Fay Pridgeon thought she'd retired nine years ago, but now here she is back at work, all thanks to the great recession.
Not everyone's near as lucky and can find work, so to the payday loan shops they go. Fay, for one, worries about what higher interest rates might do to seniors.
"It would just make choices harder for them," she said. "What they can't do - not buy their medicine or whatever, because just a few dollars can make a huge difference in that respect.
It's a real possibility under brand-new legislation."
The maximum interest rate on a typical $3,000 loan would go from 28 to 30 percent. Do the math for even bigger loans, and you could be talking hundreds of dollars in additional interest.
"You know, I've not actually read the final bill," said republican Sen. Mike Bennett.
Off-camera, he told us even though it's been filed under his name, he's never read it. We did a check, and it turns out two leading small loan companies - Cash America and Advance America - have both given money to Bennett's campaigns.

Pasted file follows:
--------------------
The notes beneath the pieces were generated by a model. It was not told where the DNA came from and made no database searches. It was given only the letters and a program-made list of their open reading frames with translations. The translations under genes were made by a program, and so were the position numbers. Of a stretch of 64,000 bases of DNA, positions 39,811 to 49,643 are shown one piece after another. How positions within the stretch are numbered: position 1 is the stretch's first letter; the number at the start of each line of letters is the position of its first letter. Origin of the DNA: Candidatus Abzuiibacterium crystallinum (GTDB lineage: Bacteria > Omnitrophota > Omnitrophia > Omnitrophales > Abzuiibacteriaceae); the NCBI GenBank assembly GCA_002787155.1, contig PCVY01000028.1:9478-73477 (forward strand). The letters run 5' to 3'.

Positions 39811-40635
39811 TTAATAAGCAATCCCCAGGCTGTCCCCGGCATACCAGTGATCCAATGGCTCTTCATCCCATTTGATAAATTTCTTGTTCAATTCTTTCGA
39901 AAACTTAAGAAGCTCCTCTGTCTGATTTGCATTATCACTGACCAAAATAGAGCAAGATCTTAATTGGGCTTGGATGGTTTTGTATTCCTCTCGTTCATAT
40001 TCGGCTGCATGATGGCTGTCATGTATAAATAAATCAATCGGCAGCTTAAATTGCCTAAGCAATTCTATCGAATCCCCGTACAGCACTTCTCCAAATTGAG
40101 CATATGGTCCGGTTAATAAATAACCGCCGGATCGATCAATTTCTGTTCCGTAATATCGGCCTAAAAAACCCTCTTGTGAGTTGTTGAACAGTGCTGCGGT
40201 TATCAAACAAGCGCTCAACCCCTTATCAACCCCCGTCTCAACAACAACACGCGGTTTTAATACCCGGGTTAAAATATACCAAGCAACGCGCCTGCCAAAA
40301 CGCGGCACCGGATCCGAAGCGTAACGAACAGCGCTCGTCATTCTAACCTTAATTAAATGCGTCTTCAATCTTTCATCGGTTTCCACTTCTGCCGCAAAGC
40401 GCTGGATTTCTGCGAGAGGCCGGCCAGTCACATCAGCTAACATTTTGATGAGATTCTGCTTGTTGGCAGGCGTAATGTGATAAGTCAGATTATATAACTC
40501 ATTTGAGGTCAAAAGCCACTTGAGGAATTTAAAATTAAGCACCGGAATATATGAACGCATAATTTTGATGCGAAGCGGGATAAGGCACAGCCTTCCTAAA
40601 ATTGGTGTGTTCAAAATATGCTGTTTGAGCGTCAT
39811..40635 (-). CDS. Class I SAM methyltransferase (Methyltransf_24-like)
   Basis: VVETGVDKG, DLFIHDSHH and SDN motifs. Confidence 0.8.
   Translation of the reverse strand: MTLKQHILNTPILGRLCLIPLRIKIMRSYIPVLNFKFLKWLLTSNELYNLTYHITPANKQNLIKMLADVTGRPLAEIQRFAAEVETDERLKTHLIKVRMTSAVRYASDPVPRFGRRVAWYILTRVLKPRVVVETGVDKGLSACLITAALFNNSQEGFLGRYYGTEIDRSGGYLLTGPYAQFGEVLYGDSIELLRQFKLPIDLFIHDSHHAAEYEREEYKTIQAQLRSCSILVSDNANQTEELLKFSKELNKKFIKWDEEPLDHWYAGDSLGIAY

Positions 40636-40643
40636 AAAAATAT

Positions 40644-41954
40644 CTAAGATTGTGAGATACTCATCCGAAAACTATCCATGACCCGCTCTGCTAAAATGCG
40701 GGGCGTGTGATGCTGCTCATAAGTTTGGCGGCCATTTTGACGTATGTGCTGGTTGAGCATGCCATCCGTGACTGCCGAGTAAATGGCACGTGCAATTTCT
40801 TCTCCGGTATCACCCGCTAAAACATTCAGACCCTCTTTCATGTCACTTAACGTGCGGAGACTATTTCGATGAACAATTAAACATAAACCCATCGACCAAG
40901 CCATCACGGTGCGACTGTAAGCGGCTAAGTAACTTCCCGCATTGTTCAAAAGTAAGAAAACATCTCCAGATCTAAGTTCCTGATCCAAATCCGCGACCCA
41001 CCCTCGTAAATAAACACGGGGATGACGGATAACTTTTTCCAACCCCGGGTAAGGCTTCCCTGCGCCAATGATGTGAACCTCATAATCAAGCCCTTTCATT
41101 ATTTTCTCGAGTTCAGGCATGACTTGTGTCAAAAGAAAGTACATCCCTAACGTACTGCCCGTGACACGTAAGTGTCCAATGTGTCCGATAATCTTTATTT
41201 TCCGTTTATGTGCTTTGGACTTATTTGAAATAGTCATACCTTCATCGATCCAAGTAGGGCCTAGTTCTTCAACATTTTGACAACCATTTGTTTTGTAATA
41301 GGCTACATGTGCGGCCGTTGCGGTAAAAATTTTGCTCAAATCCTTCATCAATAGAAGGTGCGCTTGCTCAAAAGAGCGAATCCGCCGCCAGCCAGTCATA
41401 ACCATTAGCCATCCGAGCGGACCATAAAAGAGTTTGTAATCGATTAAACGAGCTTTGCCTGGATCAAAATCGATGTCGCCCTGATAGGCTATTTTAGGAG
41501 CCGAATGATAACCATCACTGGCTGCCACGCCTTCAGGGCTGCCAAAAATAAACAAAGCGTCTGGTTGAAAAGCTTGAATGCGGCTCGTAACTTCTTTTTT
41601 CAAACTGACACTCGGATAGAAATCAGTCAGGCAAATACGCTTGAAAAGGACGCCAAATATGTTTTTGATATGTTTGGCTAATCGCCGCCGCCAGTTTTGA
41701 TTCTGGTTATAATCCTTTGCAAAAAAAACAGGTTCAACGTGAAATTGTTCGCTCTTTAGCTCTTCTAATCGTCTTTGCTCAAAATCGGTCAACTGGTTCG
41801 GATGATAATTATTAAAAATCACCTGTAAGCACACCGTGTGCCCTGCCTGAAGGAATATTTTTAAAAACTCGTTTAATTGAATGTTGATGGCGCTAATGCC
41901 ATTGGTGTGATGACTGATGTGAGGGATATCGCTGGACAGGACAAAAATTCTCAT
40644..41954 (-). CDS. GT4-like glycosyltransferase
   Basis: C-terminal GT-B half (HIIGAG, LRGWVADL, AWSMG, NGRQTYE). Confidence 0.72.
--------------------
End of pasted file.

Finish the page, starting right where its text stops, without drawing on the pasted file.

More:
Consumer advocate Brad Ashwell has a hunch this is one more case of the financial industry trying to find more money in the wake of tough reforms.
"They have been fighting reform - the banking sector and the financial sector - tooth and nail," Ashwell said. "They've spent billions of dollars on lobbying to defeat the consumer financial protection bureau and now to gut it. They are a formidable crew, and I think it's highly likely that they're behind this bill."
But even if they are, public pressure from people like Fay on politicians like Bennett could keep the bill from even getting a hearing.
"Seniors do vote," she said. "I've worked at the polls for years, and seniors always vote."
Lawmakers in North Carolina introduced a similar bill back in May. It was driven by bankers, who argued they weren't making near enough of a profit off their loans.
It's common for Florida legislators to file bills drafted by lobbyists and outside groups. However, the language is often changed as the process moves forward.